Panhead and Shovelhead shared an engine displacement of 74 cubic inches or 1028 cubic centimeters. Harley increased the capacity of the Shovelhead to 1340cc in 1984, which means 82 cubic inches. Until then, it was powered by an EVO engine. The EVO engine replaced the Panhead engine with more power and better efficiency. A Shovelhead system was first installed on the 1966 Electra Glide.


Moreover, Panheads are designed to prevent oil leaks and provide good oil control. The top of the engine still leaks oil, however. Various metallic coatings are smeared on the interior surface of the engine. There is also a poppet valve in each cylinder. This allows the cylinder head’s intake port and exhaust port to open and close.

Additionally, the oil feeding system moved from the inner parts of the crankcase to the outer parts of the engine. As a Shovelhead, its combustion slot was lower than that of a Panhead in its first year of production. As a consequence, it had an extremely large intake valve drop and an extremely large exhaust valve drop. Among the handy features of this engine are its well-made pistons and valves.


These Panhead engines were powered by 61 cubic inch engines with 8.77 horsepower. 3.3 inches and 3.5 inches were the bore and stroke of the EL and E Panhead engines. 6.5 to 1 is the compression ratio for the E engine and 7 to 1 for the EL engine, according to the specifications.

A shovelhead with a maximum horsepower of 66 at 5,600 rpm was the original 80-inch model. Between 1970 and 1984, the maximum horsepower dropped to 62, peaking at 5400 rpm. The horsepower dropped to 60 for models from 1978 to 1980, then jumped up to 65 for 1981 until 1984.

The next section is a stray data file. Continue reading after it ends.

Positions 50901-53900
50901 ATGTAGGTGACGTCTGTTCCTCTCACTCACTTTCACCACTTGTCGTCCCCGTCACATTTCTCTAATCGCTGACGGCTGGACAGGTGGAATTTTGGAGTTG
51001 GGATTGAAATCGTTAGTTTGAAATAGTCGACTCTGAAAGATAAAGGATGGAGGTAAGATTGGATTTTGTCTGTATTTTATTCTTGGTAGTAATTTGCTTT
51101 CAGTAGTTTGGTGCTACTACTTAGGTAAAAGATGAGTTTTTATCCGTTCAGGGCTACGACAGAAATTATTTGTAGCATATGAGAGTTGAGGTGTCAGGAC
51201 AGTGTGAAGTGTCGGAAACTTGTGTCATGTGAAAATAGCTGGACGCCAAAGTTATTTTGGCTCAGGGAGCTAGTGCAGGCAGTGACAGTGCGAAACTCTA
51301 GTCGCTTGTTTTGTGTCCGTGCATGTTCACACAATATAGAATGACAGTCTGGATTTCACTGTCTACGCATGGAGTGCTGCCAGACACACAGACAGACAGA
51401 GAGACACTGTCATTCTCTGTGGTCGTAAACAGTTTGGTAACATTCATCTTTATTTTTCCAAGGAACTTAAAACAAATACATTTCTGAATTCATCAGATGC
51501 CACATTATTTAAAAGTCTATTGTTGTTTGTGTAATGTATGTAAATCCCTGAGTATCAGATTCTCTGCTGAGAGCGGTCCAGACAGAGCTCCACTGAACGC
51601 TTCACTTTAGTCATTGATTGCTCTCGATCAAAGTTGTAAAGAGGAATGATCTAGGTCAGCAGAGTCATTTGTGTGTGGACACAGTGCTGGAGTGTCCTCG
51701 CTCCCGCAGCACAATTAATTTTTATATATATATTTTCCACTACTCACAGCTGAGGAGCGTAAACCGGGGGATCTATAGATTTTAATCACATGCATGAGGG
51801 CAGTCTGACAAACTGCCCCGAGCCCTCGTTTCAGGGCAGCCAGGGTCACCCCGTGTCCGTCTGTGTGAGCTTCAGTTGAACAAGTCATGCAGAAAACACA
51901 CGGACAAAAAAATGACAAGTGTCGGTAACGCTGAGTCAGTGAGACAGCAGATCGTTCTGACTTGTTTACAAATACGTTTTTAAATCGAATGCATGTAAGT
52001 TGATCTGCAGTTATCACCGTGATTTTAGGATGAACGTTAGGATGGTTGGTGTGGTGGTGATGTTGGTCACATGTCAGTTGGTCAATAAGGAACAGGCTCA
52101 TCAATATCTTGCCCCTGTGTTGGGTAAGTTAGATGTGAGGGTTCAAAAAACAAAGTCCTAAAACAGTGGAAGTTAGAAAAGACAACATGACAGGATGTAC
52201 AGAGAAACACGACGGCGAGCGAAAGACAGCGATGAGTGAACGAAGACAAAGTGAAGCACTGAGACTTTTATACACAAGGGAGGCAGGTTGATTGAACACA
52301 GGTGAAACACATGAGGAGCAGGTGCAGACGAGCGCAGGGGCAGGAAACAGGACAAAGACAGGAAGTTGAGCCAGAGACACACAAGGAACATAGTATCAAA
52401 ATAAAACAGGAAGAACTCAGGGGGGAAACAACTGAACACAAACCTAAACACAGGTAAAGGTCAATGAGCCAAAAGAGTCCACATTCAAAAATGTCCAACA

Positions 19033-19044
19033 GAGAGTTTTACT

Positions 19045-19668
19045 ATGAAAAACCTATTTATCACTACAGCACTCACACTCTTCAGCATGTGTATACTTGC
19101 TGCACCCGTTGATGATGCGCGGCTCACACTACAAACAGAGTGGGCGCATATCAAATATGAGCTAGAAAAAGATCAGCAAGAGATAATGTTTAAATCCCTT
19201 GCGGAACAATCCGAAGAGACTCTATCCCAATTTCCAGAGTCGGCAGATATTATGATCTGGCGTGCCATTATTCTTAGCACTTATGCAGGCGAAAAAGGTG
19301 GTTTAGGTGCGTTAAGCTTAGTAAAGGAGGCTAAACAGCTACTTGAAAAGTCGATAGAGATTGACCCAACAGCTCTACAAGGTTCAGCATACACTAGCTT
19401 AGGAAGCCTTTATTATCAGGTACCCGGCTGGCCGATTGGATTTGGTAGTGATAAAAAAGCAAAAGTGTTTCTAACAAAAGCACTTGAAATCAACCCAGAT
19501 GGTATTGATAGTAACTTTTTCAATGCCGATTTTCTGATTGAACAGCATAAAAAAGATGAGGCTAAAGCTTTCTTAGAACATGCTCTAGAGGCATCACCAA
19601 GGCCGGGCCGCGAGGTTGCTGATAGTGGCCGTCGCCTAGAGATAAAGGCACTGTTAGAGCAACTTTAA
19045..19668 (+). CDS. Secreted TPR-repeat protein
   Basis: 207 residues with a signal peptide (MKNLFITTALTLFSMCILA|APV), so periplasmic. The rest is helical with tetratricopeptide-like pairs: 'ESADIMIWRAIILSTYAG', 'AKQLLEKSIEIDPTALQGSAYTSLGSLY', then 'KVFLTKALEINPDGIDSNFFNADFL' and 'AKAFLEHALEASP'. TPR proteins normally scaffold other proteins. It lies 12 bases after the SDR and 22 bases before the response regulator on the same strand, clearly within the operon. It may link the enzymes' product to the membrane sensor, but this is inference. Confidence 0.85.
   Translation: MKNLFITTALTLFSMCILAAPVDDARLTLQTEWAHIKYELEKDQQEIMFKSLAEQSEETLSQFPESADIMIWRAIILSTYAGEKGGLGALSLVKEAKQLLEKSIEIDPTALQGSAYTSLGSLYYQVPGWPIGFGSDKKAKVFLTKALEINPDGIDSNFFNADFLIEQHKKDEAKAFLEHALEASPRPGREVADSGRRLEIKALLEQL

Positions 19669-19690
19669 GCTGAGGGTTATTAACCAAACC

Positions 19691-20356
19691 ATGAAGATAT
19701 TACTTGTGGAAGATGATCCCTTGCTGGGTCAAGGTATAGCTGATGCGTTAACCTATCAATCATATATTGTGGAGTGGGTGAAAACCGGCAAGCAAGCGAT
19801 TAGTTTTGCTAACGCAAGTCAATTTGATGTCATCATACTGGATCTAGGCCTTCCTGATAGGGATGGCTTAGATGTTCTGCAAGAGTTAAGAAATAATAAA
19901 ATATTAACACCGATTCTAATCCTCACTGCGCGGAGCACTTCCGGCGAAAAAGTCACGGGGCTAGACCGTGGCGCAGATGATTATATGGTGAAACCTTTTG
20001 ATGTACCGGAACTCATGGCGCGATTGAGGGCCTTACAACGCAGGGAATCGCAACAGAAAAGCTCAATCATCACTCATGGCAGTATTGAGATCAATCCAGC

With the Panhead engine, which was introduced in 1948, the rocker covers were reshaped to resemble an upturned saucepan, a characteristic that distinguished it from its predecessor. Pothead is a commonly used term for “Panhead.” Otherwise, the exterior remains largely unchanged from the previous version.

Since 1966, this engine has been called a Shovelhead due to its rocker cover, which looks like a shovel. Although its Japanese counterparts used high-tech, reliable engines, Harley-Davidson used old mechanical components, despite having stronger engines and using more modern components.


“Pot Head” is slang for “Panhead.” Despite these changes, the exterior was virtually untouched from the previous version. A hydraulic system was also used to reduce engine timing noise, and these alloy cylinder heads were meant to disperse heat from the engine more efficiently. Even so, the concept was still 15 to 20 years behind its counterparts in terms of development.

In addition, the Shovelhead was designed for heavy-duty motorcycles because of its power. It also has an electric starter and rear suspension. Therefore, it achieved a power increase of 10% over the Panhead. The shallow chambers allow for better cooling and a higher combustion rate. In addition, steel cylinder heads with aluminum alloy barrels were included as well.